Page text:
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A few tips to keep African violets blooming |
Jessica Walliser, Columnist

A few tips to keep African violets blooming

Jessica Walliser
Jessica Walliser | for the Tribune-Review
The thick, fuzzy leaves and colorful blooms of African violets make them a fun plant to grow.

Question: I received an African violet for my birthday a few weeks ago. I have it sitting in my kitchen window, but I’m not sure how to take care of it. Can you provide some advice, please?

Answer: African violets are a favorite houseplant for their easy nature and colorful blooms. When they’re happy, African violets produce flowers in many different color combinations, including pinks, purples, lavenders, whites, bicolors and near-reds. The plants are seldom in bloom all the time, but they will produce long-lasting flushes of blooms off and on throughout the year. Interspersed with these bloom times are periods without bloom. Don’t fret when the plant goes out of flower, though. It’s just building up strength to produce future blooms.

To take care of your African violet, choose a location with moderate to bright light. Avoid direct sunlight as overly bright conditions can lead to pale, bleached-out leaves and foliage spots or burn. A sunny, east- or west-facing window is ideal.

If African violets don’t receive enough sun, the plants will be leggy, with limited flowering.

The ideal daytime temperature for African violets is between 70 to 90 degrees F. Nighttime temperatures should be 5 to 10 degrees cooler. African violets do not tolerate cold temperatures or cold drafts.

There are two ways to water African violets: from the top and from the bottom. When watering from the top, move the pot to the sink and carefully pour a narrow stream of water into the soil, being careful to keep the plant’s foliage dry. Let the water flush through the potting soil and drain out the holes in the bottom of the pot. Once the pot has fully drained, put it back into the window.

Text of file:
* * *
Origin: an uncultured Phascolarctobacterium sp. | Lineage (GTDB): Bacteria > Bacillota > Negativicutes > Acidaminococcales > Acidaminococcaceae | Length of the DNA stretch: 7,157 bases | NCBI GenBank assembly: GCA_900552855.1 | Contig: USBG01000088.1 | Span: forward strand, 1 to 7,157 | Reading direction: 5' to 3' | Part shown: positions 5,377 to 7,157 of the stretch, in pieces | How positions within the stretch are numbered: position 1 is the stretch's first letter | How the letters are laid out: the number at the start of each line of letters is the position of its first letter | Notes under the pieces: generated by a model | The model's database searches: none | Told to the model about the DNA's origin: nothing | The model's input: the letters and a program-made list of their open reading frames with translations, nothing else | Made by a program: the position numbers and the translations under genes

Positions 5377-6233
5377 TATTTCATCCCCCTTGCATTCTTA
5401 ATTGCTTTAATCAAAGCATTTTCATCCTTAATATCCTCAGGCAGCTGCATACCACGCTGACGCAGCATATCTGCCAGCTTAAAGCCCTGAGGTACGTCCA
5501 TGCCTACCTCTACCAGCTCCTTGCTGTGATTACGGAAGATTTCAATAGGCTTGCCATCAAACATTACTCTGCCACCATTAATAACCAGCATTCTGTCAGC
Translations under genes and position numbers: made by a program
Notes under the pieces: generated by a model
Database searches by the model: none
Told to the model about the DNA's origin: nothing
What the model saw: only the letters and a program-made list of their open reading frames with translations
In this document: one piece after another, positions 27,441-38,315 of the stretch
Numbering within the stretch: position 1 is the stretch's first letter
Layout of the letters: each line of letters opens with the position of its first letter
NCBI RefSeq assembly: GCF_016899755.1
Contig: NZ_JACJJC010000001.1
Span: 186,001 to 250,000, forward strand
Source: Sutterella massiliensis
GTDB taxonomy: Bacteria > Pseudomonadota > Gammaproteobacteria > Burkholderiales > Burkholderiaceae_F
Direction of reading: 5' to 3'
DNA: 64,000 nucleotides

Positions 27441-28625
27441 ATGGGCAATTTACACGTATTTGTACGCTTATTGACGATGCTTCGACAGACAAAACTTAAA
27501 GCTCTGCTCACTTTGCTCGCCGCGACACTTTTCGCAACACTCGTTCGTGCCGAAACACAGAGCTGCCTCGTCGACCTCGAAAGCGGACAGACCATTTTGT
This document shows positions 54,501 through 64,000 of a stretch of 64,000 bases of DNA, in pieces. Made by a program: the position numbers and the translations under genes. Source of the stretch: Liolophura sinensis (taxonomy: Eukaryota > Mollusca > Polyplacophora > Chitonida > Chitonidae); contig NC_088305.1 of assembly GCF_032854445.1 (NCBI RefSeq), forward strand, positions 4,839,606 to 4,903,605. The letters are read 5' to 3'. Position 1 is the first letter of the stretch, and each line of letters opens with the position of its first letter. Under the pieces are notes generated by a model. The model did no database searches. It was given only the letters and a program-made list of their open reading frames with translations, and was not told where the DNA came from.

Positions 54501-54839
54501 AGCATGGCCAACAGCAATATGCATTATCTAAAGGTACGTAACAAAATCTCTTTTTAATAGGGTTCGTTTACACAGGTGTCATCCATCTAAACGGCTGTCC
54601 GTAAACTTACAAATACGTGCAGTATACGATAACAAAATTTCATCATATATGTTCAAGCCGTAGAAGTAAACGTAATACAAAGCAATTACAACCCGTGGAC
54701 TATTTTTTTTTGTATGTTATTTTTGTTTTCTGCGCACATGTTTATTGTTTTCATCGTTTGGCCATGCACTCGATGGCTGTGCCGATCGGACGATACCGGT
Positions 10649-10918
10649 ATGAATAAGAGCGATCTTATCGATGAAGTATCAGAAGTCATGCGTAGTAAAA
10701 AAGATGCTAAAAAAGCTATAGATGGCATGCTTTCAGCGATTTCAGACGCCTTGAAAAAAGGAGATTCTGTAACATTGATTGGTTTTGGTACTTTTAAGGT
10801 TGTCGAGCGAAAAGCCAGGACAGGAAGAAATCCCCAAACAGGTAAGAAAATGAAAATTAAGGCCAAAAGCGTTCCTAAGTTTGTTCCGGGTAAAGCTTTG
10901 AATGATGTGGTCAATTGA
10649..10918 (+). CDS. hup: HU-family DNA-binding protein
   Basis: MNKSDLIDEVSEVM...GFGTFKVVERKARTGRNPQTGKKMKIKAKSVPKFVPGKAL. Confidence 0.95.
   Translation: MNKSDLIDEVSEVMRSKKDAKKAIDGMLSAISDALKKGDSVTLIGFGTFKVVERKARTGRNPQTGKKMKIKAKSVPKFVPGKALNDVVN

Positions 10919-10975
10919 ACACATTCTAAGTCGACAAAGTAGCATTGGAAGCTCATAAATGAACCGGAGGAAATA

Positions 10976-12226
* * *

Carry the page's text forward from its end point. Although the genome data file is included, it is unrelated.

Many African violet owners prefer to water their plants from the bottom. To water African violets from the bottom, place the pot in a tray of water and allow the water to be absorbed up through the holes in the bottom of the pot and into the soil. After ten or fifteen minutes, drain any excess water from the tray and pot.

Regardless of whether you water your African violets from the top or the bottom, always empty any saucers or trays beneath the plant. Never allow the roots to remain in standing water.

As for the frequency of irrigation, water African violets only when the soil feels dry to the touch and the pot feels light. Over-watering is a more common issue than under-watering.

Feed your African violet with a weak, water-soluble fertilizer every month from March through November. Dilute the fertilizer to half of the recommended strength on the label. This helps to avoid fertilizer salt buildup.

There are hundreds of different varieties of African violets, in a broad range of bloom colors and leaf types. Once you have success with your African violet, consider expanding your collection. Their soft, fuzzy leaves and colorful blooms are tough to resist.

For an extra bit of interest, try growing some of the miniature varieties. These pint-sized selections stand just a few inches tall and have leaves that are no bigger than a dime. In contrast, the large selections are fun, too. Their leaves can be as large as the palm of your hand.

Horticulturist Jessica Walliser co-hosts “The Organic Gardeners” at 7 a.m. Sundays on KDKA Radio with Doug Oster. She is the author of several gardening books, including “Attracting Beneficial Bugs to Your Garden,” “Good Bug, Bad Bug,” and her newest title, “Container Gardening Complete.” Her website is Send your gardening or landscaping questions to [email protected] or The Good Earth, 622 Cabin Hill Drive, Greensburg, PA 15601.

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